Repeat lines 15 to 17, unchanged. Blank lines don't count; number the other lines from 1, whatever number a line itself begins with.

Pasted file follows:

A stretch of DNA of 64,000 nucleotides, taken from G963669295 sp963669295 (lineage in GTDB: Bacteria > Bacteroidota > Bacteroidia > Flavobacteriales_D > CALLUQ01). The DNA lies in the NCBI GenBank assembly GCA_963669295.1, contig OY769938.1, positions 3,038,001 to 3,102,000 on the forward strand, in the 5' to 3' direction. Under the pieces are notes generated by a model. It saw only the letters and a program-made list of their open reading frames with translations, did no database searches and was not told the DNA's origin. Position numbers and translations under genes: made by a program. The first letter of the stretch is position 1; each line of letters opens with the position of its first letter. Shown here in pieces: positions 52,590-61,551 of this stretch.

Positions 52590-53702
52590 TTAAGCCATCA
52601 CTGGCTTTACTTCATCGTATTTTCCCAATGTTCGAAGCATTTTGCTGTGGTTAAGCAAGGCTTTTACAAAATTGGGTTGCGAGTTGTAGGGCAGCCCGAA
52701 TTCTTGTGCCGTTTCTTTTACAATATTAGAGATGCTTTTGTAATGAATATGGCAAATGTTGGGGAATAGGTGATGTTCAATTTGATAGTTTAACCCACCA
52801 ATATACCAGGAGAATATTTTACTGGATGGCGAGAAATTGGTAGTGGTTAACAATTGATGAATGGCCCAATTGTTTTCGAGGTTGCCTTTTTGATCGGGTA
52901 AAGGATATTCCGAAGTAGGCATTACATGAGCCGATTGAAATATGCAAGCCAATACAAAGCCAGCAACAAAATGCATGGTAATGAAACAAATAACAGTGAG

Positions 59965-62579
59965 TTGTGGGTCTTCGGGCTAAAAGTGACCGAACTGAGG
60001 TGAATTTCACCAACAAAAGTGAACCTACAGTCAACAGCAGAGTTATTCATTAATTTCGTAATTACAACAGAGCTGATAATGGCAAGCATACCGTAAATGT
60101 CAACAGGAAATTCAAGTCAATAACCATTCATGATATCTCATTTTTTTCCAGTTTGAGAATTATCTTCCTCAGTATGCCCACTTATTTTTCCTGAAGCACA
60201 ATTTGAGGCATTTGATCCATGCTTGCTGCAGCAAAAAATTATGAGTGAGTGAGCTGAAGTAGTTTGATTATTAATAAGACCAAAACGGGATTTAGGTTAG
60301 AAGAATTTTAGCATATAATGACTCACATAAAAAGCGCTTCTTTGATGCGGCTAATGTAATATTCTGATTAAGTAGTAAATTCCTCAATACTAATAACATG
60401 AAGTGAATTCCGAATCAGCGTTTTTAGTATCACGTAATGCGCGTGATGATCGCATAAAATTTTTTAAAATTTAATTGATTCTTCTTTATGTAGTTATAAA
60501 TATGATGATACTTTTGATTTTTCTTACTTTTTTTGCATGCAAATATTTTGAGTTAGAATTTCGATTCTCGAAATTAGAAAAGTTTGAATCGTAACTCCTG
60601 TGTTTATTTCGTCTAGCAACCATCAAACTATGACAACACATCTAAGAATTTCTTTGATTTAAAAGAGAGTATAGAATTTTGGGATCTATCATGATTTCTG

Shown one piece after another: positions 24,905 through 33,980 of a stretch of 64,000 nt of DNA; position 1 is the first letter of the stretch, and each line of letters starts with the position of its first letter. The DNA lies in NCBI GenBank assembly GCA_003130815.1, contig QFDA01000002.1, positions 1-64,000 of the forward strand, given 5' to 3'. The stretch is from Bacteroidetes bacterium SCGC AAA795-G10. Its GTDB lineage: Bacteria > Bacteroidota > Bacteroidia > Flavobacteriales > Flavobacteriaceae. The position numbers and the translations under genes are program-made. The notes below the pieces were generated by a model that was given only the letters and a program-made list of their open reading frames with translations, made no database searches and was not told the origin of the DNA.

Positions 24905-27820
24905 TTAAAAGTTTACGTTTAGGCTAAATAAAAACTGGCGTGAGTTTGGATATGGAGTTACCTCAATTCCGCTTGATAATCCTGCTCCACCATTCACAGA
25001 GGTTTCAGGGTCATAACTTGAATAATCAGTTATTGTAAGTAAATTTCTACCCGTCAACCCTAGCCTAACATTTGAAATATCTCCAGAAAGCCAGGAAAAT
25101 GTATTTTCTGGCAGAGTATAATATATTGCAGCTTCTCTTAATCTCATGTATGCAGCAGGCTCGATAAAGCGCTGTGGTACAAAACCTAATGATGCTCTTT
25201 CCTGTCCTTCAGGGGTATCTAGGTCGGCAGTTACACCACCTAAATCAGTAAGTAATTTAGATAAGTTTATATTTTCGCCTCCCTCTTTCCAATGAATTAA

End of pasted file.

60501 TATGATGATACTTTTGATTTTTCTTACTTTTTTTGCATGCAAATATTTTGAGTTAGAATTTCGATTCTCGAAATTAGAAAAGTTTGAATCGTAACTCCTG
60601 TGTTTATTTCGTCTAGCAACCATCAAACTATGACAACACATCTAAGAATTTCTTTGATTTAAAAGAGAGTATAGAATTTTGGGATCTATCATGATTTCTG

Shown one piece after another: positions 24,905 through 33,980 of a stretch of 64,000 nt of DNA; position 1 is the first letter of the stretch, and each line of letters starts with the position of its first letter. The DNA lies in NCBI GenBank assembly GCA_003130815.1, contig QFDA01000002.1, positions 1-64,000 of the forward strand, given 5' to 3'. The stretch is from Bacteroidetes bacterium SCGC AAA795-G10. Its GTDB lineage: Bacteria > Bacteroidota > Bacteroidia > Flavobacteriales > Flavobacteriaceae. The position numbers and the translations under genes are program-made. The notes below the pieces were generated by a model that was given only the letters and a program-made list of their open reading frames with translations, made no database searches and was not told the origin of the DNA.